Organisations have had to respond to the seismic shifts in the economy with the increased use of contractors, zero-hours contracts, interim resources, partnership arrangements, consultants and outsourcing to weather the storm. This process has also been mirrored in the HR world as HR directors scrutinise how to source current skills needed to deliver HR services.
Outsourcing started out as a necessity of 'doing more for less' and has increasingly become standard practice, with many organisations using outsourcing to drive efficiencies. However, before outlining why outsourcing might rise again, it is worth a quick refresher of its history and some of the lessons learned.
The birth of multi-process HR outsourcing came about in the late 1990s as part of the first wave of HR transformation, the goal of which was to spend more HR time helping to deliver organisational strategy and less HR time on administration. The tactics deployed involved tools for managers to do more people management and restructuring HR based on economies of scale. These included HR shared services and tactical outsourcing, and economies of scale with business partnering and specialist HR teams. Some of the enablers of these changes adopted ERP technology, corporate portals as well as the emergence of a multi-process HR outsourcing industry.
First wave of HRO – the early adopters
We all understood the logic of the first wave of HR outsourcing in 1999 – freeing up HR to focus on strategic aspects of the job. It is worth pointing out that outsourcing wasn't a new concept in HR, with most organisations already outsourcing their payroll as standard practice.
It was this desire for HR transformation that created ground-breaking global HR outsourcing deals, with Exult-BP and ePeopleserve (Accenture and BT).
The rationale for the 'buyer' organisations such as BP and BT was to use outsourcing to help drive transformation, including standardised HR services, reduced HR cost to serve and access to new innovations such as HR portal technology.
The thinking behind HRO vendors such as Accenture and Exult (eventually bought by AON Hewitt) was to build up a large global client portfolio and benefit from labour arbitrage by offshoring work to countries such as India. The economic case provided a client with 15–20% savings and the possibility of making a 15–20% margin over a ten-year contract.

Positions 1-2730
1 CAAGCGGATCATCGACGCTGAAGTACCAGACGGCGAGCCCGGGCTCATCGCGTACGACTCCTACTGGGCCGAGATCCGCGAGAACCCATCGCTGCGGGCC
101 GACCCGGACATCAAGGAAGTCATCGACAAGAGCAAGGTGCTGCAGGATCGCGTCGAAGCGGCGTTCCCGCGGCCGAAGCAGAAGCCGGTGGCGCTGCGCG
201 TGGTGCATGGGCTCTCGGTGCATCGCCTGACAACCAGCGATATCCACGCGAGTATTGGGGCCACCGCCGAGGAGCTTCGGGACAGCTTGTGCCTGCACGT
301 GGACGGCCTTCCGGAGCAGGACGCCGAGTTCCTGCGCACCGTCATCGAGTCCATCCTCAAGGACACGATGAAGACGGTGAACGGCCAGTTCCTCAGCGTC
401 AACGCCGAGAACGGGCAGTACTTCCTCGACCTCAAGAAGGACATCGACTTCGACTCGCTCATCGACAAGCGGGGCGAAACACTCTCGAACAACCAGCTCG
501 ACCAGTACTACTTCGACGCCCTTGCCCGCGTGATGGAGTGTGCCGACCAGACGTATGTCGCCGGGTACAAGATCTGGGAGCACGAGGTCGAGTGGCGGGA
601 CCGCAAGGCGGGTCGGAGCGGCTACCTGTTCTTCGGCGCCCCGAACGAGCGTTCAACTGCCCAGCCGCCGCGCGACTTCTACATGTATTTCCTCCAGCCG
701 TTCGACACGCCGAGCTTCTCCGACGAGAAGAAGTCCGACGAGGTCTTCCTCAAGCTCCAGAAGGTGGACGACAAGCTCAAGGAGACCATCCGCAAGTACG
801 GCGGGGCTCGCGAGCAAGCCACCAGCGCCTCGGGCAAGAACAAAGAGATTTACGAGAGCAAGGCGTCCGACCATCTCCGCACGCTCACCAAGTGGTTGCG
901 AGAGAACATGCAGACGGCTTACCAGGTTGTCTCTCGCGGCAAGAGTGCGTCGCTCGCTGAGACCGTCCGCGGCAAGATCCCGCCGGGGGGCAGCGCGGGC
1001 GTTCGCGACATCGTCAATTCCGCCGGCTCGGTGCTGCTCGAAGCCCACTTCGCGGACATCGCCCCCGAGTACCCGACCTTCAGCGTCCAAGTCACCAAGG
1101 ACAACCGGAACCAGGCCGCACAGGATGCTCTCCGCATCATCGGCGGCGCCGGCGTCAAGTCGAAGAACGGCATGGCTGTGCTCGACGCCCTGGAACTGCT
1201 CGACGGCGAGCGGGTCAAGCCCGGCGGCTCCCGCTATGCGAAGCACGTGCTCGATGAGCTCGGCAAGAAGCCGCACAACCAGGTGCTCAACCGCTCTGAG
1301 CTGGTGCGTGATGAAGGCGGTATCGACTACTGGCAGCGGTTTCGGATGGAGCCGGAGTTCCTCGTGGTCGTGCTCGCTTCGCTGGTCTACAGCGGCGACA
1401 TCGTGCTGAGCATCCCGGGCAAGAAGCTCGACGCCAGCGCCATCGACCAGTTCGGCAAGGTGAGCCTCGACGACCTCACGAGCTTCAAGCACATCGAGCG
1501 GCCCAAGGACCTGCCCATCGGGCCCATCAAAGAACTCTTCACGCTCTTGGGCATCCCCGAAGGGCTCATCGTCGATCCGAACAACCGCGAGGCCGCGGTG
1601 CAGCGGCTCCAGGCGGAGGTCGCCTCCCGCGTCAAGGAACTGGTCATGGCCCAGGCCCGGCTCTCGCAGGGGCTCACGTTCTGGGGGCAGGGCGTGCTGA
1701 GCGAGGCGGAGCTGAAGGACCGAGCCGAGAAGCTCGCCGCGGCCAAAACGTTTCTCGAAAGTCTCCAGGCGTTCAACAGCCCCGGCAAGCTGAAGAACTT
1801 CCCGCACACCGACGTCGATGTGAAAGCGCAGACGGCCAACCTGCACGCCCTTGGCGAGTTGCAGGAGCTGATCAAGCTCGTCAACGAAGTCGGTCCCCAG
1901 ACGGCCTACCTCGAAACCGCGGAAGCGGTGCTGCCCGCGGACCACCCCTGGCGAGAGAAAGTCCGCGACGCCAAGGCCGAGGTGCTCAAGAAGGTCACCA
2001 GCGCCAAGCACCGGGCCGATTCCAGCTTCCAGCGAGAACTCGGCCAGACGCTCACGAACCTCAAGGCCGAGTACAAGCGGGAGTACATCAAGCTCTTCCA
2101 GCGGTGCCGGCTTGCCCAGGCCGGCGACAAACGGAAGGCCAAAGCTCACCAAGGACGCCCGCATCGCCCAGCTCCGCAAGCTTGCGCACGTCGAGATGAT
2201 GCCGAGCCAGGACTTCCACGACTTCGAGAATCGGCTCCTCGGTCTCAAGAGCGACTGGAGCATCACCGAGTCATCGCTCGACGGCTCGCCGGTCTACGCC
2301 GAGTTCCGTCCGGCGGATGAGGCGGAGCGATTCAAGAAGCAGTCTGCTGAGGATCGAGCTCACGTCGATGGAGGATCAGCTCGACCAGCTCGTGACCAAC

A longer-term aim was to provide standard HR services using the same technology platform. However, the problem was that each client was taken on in a different state of standardisation, with a different configured HR system, which meant that the service was very much tailored to that organisation and couldn't easily be shared with other organisations – in other words, the antithesis of standardisation.
The results of this first wave of HR outsourcing were mixed for both client and vendor. As someone who was involved in one of the very first outsourcing projects, I found it exciting, but it caused many sleepless nights! I witnessed at first hand the trauma of moving the organisation to standardised services, HR service centres for clients and also restructuring HR with new roles such as business partners.
As David Ulrich, a professor at the University of Michigan's Ross School of Business, reflected, 'Often the first pancakes or first batch of cookies do not come out well.'
Second wave of HRO – some vendor consolidation and indigestion
The second big wave of change in HRO contracts came around 2006, including Unilever-Accenture and Johnson & Johnson-Convergys. These didn't quite deliver our dream of a standardised multi-tenant service enabling each client to benefit from new innovations either. Instead, these services offered bespoke solutions, tailored to clients' demands and meeting the particular nuances of their HR operating models. They had some success; according to industry analysts, Everest Group, the multi-process HR outsourcing market is worth about US$3.3 billion globally.
Although the HRO industry consolidated, outsourcing contracts lasting a decade were thin on the ground when organisations couldn't see where they might be themselves. Single process outsourcing went from strength to strength, such as benefits administration, recruitment process outsourcing, payroll and learning.